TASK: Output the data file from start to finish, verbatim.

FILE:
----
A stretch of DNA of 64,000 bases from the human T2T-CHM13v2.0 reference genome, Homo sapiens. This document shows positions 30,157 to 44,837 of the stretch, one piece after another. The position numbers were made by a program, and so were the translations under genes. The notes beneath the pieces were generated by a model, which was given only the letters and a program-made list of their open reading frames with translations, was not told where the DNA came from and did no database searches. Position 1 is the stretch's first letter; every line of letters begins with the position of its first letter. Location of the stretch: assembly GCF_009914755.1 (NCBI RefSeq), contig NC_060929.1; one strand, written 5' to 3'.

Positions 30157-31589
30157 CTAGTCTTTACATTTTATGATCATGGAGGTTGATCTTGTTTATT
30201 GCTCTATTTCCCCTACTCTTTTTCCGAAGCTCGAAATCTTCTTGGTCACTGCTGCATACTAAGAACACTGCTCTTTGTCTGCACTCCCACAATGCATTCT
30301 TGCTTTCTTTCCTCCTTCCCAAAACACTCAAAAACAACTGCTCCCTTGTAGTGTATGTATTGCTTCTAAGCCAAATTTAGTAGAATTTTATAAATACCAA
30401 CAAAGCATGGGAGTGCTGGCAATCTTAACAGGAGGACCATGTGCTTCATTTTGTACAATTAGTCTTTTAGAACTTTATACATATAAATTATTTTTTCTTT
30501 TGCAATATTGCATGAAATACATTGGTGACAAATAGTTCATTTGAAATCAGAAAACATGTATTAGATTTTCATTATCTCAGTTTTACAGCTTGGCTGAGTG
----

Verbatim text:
A stretch of DNA of 64,000 bases from the human T2T-CHM13v2.0 reference genome, Homo sapiens. This document shows positions 30,157 to 44,837 of the stretch, one piece after another. The position numbers were made by a program, and so were the translations under genes. The notes beneath the pieces were generated by a model, which was given only the letters and a program-made list of their open reading frames with translations, was not told where the DNA came from and did no database searches. Position 1 is the stretch's first letter; every line of letters begins with the position of its first letter. Location of the stretch: assembly GCF_009914755.1 (NCBI RefSeq), contig NC_060929.1; one strand, written 5' to 3'.

Positions 30157-31589
30157 CTAGTCTTTACATTTTATGATCATGGAGGTTGATCTTGTTTATT
30201 GCTCTATTTCCCCTACTCTTTTTCCGAAGCTCGAAATCTTCTTGGTCACTGCTGCATACTAAGAACACTGCTCTTTGTCTGCACTCCCACAATGCATTCT
30301 TGCTTTCTTTCCTCCTTCCCAAAACACTCAAAAACAACTGCTCCCTTGTAGTGTATGTATTGCTTCTAAGCCAAATTTAGTAGAATTTTATAAATACCAA
30401 CAAAGCATGGGAGTGCTGGCAATCTTAACAGGAGGACCATGTGCTTCATTTTGTACAATTAGTCTTTTAGAACTTTATACATATAAATTATTTTTTCTTT
30501 TGCAATATTGCATGAAATACATTGGTGACAAATAGTTCATTTGAAATCAGAAAACATGTATTAGATTTTCATTATCTCAGTTTTACAGCTTGGCTGAGTG